John Carter of Minnesota: The “Convict Poet” Who Won His Freedom

“Only the first ten years matter,” a Minnesota State Prison inmate told John Carter, and "[w]hether or not the first ten years are all that matter, there is no doubt that the first six months are by no means six little drops of time.” It was 1905 and as the 19-year-old Carter listened, he settled … Continue reading John Carter of Minnesota: The “Convict Poet” Who Won His Freedom

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My review of Bill Berkson’s “Expect Delays” in Rain Taxi Review

My review of Bill Berkson's latest book of poems, Expect Delays (Coffee House Press, 2014) was published in the Fall 2015 online edition of Rain Taxi Review of Books: There are few poets writing today with the range and talent of Bill Berkson. The author of more than thirty books of poetry, collaborations, and criticism, his latest … Continue reading My review of Bill Berkson’s “Expect Delays” in Rain Taxi Review

From Main Street to Stockholm: Letters of Sinclair Lewis 1919-1930

Joining Sinclair Lewis on the Trip from Main Street to Stockholm

"[D]on't be such a damn fool as ever again to go to work for someone else. Start your own business," the 34-year-old Sinclair Lewis advised his friend Alfred Harcourt. "I'm going to write important books. You can publish them. Now let's go out to your house and start making plans" (p.xi). That business became the publishing house Harcourt, Brace, and Company, and the next year, in 1920, it published the book that made Lewis famous: Main Street. Thus began a decade-long partnership that lasted until Lewis became the first American to the win Nobel Prize in Literature. As the only volume of Lewis' letters, From Main Street to Stockholm was published in 1952, the year after he died, and collects together his correspondence with Harcourt's publishing house. Given their relationship the letters just as often pertain to business as they do Lewis' European travels and the politics of the literary world. While the reader may not close the book with a richer understanding of Lewis' psychology, they will have witnessed an iconoclast at work. Through these letters one follows Lewis through the "Big Five" and the public's response, from Main Street (1920) being declared the most monumental book of the century to Boston's District Attorney banning Elmer Gantry (1927) from the city.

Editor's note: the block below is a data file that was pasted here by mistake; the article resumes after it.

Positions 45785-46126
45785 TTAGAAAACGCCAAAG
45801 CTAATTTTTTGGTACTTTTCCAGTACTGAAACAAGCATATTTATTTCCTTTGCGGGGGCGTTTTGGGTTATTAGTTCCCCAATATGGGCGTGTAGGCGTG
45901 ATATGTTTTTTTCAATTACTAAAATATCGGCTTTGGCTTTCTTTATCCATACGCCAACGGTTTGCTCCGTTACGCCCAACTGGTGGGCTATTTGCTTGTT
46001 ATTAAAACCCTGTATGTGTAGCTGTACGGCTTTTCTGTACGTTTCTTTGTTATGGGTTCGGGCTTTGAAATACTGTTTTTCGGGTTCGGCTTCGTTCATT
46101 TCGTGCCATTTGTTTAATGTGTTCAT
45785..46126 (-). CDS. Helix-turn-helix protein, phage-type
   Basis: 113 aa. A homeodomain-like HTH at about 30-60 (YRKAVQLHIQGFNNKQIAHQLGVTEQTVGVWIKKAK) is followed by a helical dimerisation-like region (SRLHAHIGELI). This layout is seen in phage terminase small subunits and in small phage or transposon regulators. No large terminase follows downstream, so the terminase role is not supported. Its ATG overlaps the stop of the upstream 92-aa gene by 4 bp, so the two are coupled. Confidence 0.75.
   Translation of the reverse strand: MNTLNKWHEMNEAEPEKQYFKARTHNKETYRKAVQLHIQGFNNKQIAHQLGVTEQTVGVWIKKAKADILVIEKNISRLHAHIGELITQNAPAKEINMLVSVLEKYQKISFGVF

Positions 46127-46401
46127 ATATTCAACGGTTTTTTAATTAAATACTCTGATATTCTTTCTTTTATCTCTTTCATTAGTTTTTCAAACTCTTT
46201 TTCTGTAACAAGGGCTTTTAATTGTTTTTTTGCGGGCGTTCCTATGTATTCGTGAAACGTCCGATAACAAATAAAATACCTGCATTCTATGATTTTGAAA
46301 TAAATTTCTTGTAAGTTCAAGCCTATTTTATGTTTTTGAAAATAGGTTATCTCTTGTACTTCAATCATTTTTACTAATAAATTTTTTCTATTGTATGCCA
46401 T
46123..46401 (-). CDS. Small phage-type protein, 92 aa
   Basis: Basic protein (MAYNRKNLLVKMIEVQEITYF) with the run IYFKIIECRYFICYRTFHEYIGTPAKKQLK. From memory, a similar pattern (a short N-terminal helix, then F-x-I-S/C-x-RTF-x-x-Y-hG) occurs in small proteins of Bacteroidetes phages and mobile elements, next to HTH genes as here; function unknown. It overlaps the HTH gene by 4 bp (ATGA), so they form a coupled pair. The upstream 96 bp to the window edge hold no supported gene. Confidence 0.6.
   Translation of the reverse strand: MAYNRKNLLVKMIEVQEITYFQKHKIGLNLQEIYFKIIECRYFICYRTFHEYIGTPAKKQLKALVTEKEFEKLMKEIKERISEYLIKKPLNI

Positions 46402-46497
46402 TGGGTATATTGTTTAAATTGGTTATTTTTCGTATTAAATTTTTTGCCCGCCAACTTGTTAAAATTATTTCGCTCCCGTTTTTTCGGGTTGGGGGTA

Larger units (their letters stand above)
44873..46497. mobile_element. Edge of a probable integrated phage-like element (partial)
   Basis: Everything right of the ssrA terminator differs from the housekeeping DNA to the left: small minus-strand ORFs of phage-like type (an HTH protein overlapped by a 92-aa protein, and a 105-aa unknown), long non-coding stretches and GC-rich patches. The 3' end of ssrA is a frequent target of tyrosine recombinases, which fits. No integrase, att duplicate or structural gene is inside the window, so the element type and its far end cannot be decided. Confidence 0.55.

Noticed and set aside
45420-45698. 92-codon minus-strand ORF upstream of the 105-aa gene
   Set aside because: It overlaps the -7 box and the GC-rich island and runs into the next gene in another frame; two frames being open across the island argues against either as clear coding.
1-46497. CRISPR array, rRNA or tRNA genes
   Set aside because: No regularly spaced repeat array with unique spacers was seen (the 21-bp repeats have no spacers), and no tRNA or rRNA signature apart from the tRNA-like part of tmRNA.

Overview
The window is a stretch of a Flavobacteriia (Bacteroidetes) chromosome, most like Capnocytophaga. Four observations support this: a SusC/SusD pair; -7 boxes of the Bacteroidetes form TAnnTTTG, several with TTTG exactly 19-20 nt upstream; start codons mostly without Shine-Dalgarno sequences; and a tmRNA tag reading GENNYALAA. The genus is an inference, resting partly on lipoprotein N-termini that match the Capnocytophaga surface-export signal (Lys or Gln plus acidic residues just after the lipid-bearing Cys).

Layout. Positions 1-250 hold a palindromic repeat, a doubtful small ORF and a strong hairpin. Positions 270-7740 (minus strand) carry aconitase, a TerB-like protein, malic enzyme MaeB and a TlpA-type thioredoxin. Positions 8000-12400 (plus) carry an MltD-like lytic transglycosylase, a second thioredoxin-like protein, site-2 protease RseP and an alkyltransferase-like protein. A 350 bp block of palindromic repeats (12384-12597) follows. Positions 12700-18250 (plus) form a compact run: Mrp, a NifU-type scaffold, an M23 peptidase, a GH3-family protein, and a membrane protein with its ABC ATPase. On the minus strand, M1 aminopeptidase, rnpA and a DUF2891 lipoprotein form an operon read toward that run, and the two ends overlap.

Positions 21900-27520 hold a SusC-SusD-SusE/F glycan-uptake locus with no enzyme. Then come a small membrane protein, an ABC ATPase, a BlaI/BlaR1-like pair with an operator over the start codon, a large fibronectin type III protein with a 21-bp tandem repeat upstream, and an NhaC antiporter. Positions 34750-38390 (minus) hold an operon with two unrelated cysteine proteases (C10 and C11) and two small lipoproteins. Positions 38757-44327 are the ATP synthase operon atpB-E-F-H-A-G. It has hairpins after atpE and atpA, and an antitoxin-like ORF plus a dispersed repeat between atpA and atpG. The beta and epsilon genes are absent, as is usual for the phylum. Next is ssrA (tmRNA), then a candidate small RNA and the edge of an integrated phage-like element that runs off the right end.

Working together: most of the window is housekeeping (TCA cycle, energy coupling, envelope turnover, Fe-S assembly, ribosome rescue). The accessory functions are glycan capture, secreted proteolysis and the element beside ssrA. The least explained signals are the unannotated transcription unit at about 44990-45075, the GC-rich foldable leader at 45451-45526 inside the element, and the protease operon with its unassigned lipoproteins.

Reading “Self Published Kindling: Memoirs of a Homeless Bookstore Owner” by Mik Everett

As part of a project I'm doing on the state of contemporary writing, author Mik Everett mailed me a copy of her book Self Published Kindling: Memoirs of a Homeless Bookstore Owner (2013). After reading it, I'm excited for what our generation has to offer the literary world. As Everett so clearly illustrates: we're one of dreamers and as we set out, so much of what we have to say will be about how we maintained this spirit while navigating the world given to us by our parents. (And if you've paid any attention to the news at all, it's not a great one). Written while living out of a broken-down RV in a Wal-Mart parking lot, Self Published Kindling is about Everett's experience running a Longmont, Colorado, bookstore that stocked exclusively self-published and regional books. Though the first store of its kind in the nation, Everett quickly discovers that few writers read and even fewer readers want books you can't find in a Barnes and Noble. She tries to mitigate this through author readings and art crawls, but everyone who comes in leaves empty-handed. Soon she and her partner, John, conclude, "Everybody's just here to pretend they support art" (48). If you're an artist who's ever tried to sell their work, you know exactly what that means.